Long before we saw Rick Ross rolling in a Maybach (seven decades before, to be more accurate), the German firm was already famous for its super-expensive and opulent luxury motorcars. One of their grandest offerings of all was the SW38, introduced in 1936 and the last new Maybach before the outbreak of the Second World War. Available with 3.5, 3.8 or 4.2-liter straight-sixes and either as a sedan or a cabriolet, the SW38 was said to be able to reach 120 miles per hour in its quickest trim. It was one of the ultimate automotive creations not just in Germany but the world, and the timing of its introduction combined with its brilliant engineering and exclusivity made it an ideal choice for … [Read More...]
Paul Newman needs no introduction here or anywhere, but what some might not know is just how late in life he was bitten by the racing bug, which of course turned into a pretty spectacular motorsports career. He was already in his 40s when he first did the Bob Bondurant school in preparation for the 1969 movie Winning, and it wasn't until 1972 that he really got involved, running SCCA races in a Lotus. It was a slippery slope from there, though, as Newman quickly got involved in IMSA and Trans-Am racing. It was during these first few years that he teamed up with SCCA National Champion Bill Freeman, and their first major effort was in this car. Newman and Freeman brought the Porsche 911S, … [Read More...]
By 1935 Delage, a renowned builder of both racing and grand luxury machines that had very early on demonstrated the value of motorsports success to car sales, was in serious financial trouble. To make things confusing, Delage was bought that year by the similarly named Delahaye, but the Delage brand remained. Delage's first new design under its new owners was the D8-120, the only 8-cylinder offering in either company's range and an instant classic that attracted some of the great French coachbuilders of that extraordinary time. Some of the very prettiest D8-120s were the twelve Aerosport Coupes by LeTourneur et Marchand, of which eight are thought to still exist. This voluptuous green … [Read More...]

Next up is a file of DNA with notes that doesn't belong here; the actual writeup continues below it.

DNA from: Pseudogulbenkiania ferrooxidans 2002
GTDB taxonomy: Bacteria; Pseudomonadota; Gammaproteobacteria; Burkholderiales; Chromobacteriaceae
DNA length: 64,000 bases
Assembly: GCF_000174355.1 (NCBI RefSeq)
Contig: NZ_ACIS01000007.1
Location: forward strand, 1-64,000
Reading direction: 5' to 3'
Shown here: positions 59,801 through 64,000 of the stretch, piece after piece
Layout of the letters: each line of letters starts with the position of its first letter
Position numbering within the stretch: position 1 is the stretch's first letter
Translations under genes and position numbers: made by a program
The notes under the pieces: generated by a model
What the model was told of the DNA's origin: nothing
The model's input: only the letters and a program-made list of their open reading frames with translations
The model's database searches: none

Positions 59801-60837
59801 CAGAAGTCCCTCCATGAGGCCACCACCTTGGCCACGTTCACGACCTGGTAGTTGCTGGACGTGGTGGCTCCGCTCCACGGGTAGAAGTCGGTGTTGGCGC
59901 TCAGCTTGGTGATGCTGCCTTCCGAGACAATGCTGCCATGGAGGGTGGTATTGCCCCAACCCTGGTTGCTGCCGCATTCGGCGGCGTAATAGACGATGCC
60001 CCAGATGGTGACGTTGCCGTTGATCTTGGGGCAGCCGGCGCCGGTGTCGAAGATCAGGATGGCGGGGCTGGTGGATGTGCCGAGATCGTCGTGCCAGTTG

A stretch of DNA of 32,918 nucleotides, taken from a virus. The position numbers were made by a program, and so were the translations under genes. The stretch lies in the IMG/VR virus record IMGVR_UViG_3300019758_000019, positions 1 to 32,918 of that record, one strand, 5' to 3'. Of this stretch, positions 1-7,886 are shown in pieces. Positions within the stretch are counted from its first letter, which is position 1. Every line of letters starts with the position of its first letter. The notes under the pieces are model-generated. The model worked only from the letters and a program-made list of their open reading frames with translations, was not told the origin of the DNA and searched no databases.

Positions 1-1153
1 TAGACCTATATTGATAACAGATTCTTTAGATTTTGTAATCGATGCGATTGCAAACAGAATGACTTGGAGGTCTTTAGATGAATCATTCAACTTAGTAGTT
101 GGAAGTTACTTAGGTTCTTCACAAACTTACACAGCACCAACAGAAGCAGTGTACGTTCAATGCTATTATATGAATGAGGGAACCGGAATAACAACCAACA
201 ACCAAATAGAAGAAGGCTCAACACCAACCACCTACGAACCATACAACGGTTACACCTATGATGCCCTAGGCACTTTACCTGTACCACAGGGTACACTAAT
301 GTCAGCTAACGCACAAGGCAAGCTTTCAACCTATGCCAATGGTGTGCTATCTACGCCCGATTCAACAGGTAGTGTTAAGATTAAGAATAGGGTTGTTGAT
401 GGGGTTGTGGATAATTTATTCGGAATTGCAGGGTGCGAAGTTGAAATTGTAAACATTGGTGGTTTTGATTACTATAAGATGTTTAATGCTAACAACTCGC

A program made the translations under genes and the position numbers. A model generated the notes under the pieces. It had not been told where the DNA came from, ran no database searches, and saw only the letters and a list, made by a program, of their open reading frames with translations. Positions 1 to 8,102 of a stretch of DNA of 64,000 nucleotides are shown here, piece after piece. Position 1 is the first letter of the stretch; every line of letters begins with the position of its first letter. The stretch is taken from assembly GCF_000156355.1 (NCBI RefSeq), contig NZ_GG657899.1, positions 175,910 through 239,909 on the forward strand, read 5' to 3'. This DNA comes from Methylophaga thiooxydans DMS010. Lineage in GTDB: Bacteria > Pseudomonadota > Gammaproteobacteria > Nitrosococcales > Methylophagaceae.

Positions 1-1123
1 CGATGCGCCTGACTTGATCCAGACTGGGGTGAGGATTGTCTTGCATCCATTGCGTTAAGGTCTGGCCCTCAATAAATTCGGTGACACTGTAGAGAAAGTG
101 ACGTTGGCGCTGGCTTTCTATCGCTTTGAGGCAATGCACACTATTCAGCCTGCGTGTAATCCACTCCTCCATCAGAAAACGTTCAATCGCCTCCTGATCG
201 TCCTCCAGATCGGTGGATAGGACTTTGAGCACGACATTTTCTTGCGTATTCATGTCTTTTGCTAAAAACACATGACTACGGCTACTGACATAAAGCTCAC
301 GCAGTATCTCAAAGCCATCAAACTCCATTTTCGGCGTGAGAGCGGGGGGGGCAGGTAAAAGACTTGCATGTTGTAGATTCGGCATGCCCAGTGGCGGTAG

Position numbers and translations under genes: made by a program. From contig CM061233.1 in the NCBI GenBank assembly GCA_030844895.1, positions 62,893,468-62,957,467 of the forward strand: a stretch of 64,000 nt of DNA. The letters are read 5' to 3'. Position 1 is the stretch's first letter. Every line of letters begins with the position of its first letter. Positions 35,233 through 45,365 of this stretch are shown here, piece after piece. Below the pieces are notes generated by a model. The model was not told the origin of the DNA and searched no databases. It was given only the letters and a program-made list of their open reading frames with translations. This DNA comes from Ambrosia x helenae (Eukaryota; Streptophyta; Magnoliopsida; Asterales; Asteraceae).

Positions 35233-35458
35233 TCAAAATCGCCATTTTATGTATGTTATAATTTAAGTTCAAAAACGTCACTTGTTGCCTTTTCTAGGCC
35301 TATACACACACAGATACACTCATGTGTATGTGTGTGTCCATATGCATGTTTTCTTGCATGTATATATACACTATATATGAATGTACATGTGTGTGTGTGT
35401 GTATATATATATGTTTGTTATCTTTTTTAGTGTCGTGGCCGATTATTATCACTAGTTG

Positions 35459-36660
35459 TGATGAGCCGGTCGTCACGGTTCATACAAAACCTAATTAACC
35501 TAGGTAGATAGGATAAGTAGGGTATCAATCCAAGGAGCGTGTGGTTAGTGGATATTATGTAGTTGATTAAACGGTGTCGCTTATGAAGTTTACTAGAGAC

By 1964, the 356 had been in production for sixteen years and the age of the 911 was on the horizon. But the 356, the car to which Porsche owed everything, went out with a bang in the 356C of '64 and '65. In typical Porsche fashion, the changes were subtle but they added up. They included deeper seats for more improved headroom, standard armrests, tweaks to the suspension, disc brakes on all four wheels and a revised wheel and hubcap design in response to them. … [Read More...]
The 3500 GT was the true mark of Maserati's transition from race car builder to serious road car manufacturer. Its straight-six was Maserati's first engine designed with purely road use in mind, parts were sourced from a wide range of suppliers ,and between 1957 and 1964 a total of over 2,000 examples were built. … [Read More...]
With its huge Lucas headlamps, deep-set grille and sharply curved fenders, the SS 100 is undoubtedly one of the prettiest prewar sports cars, but it is also one of the most potent.
With a 3,485 cc straight-six, the 2,600 horsepower SS 100 had 125 horsepower on tap and, as its name implies, could reach the then magic number of 100 miles per hour. Long before the glory days of the XK's and C/D-Types in motorsport, the SS 100 was making the rounds on race tracks and rally stages alike, frequently doing well. And like later Jaguars, it had expensive looks with a surprisingly inexpensive price. … [Read More...]
Arguably the quintessential supercar, Lamborghini's Countach represents many things. Its scissor doors, poor ergonomics and wild body proved just how outrageous a pure performance car could be, but for some these same things also represented '80s excess and bad taste. Above all, though, the Countach symbolized success and the playboy lifestyle that just about every man secretly wishes for. … [Read More...]